The Annecy XR program looks to the future
For the past six years, the Annecy Animation Film Festival has sought to anchor virtual reality producers within the global animation community.
After launching a dedicated storefront in 2016, introducing a full contest in 2019, and keeping the VR component active for two years of hybrid and online-only editions, this year’s comeback will highlight spotlight eight VR projects in competition, alongside three work-in-progress screenings, a pitch session and a series of high-profile talks dedicated to the future of the medium.
“Our program reflects the diversity and richness of virtual reality today,” says Arnaud Miquel, XR program manager. “Annecy has always been a place of experimentation, and from the moment artists take up this medium to do something new, we want to support them and give them visibility.
On the competition side, the scripted short “Kidnapped in Vostok” by Jean Bouthors and the immersive documentary “Affiorare” by Rosa Schillaci will have their world premiere in Annecy, joining acclaimed projects such as “Samsara” by Hsin-Chien Huang, “Marco & Polo Go Round” by Benjamin Steiger Levine. » and « Glimpse » by Benjamin Cleary & Michael O’Connor in a tight selection with clear criteria.
“We can consider live action, but there must be a contribution from animation in the artistic development of the work”, explains Miquel. “Even the most experimental titles remain narrative. They share a goal and are more than interactive games.
A similar ontological concern is at the center of this year’s massive industry program, which aims to strengthen and enshrine VR animated film as a viable standalone medium.
“Animated virtual reality is at the crossroads of the hugely popular and lucrative animation and video game industries,” says Miquel. “We are dealing with relatively new professions and new technologies. Traditional training is not always highly developed in this area, so those with the skills are drawn to one pole or the other. We want to help people develop their careers [in this new field.]”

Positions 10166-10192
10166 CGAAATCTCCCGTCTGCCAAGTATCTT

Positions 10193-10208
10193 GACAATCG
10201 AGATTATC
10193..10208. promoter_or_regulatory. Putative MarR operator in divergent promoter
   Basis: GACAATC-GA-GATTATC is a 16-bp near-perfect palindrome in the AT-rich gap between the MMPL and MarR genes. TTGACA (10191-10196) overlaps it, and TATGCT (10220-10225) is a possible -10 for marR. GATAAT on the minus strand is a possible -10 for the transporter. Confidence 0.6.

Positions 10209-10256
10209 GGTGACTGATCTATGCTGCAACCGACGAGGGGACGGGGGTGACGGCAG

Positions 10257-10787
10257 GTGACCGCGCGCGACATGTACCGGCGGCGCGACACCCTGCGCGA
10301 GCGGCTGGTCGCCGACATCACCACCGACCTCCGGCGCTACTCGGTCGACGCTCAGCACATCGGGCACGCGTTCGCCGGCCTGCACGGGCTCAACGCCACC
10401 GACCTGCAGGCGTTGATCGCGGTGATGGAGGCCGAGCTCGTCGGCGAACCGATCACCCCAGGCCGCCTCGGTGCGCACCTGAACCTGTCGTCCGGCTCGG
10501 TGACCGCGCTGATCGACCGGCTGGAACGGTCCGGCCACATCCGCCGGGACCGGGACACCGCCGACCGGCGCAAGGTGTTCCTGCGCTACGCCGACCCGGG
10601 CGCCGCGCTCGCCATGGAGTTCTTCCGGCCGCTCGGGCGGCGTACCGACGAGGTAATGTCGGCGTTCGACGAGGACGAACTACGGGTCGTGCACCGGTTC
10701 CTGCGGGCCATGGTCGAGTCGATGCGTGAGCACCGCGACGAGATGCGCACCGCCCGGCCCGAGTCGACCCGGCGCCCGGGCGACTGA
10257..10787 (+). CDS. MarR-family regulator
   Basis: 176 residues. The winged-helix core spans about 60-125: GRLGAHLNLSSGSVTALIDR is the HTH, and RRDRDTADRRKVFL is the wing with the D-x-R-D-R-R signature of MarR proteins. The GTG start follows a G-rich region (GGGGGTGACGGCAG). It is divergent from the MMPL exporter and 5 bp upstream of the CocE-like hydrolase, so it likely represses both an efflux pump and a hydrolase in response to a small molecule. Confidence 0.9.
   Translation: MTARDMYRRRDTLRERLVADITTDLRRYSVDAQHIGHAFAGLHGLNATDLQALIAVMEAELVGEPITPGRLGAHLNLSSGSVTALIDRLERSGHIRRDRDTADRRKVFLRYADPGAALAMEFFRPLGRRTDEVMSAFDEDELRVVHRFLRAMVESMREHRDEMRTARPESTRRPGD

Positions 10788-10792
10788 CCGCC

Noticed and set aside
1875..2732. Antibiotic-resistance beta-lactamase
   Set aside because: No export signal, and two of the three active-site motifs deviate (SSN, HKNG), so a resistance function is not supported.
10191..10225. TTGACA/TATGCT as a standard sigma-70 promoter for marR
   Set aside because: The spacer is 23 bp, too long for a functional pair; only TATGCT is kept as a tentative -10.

The three work-in-progress screenings will indeed serve as case studies exploring this point from an artistic perspective. Mathias Chelebourg’s gothic experience “The Canterville Ghost” can accommodate up to one hundred participants at a time, opening up as both a work of authorship and a shared social experience; the presentation of “Wallace & Gromit VR Experience” will focus on the adaptation, not only of well-known IP, but also between stop-motion and virtual reality; and “Nana Lou,” focusing on mortality, will show how immersive projects can tackle major questions in a dynamic way.
For other practical concerns, Annecy will host a series of conferences on June 14 under the title “Back to the future of VR”. The four conferences will cover financing, technological innovations, professional training and general troubleshooting, all with an eye on future developments.
“We are in an ever-evolving field,” says Miquel. “Our partners are looking for the right business models, the right distribution models and the best ways to attract audiences. It is therefore very important for us that Annecy tries to take some responsibility to help answer these questions.
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